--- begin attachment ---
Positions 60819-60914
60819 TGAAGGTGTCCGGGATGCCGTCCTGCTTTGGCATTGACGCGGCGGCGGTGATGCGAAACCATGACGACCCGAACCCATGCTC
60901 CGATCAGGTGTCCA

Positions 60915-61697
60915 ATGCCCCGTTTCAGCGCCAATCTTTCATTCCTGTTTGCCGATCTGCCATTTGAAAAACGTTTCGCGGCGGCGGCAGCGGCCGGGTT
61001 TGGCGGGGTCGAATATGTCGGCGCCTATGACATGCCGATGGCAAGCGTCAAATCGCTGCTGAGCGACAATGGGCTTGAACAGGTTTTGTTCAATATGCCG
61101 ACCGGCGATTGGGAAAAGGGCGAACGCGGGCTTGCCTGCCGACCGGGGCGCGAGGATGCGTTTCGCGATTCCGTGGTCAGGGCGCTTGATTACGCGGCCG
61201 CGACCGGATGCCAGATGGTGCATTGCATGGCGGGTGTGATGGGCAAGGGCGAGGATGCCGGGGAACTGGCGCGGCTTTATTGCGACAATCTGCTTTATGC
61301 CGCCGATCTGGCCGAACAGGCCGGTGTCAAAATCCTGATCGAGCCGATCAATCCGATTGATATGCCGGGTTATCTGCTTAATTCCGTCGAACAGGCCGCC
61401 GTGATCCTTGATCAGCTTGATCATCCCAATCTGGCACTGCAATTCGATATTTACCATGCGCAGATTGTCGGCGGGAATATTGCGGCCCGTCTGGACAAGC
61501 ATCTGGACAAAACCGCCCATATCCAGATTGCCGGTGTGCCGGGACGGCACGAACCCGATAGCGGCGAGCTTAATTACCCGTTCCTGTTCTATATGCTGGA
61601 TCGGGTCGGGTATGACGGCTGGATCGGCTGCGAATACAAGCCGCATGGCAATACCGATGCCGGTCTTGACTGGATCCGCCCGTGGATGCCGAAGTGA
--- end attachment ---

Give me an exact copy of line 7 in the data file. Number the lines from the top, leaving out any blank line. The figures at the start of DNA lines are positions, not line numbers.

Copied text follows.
61101 ACCGGCGATTGGGAAAAGGGCGAACGCGGGCTTGCCTGCCGACCGGGGCGCGAGGATGCGTTTCGCGATTCCGTGGTCAGGGCGCTTGATTACGCGGCCG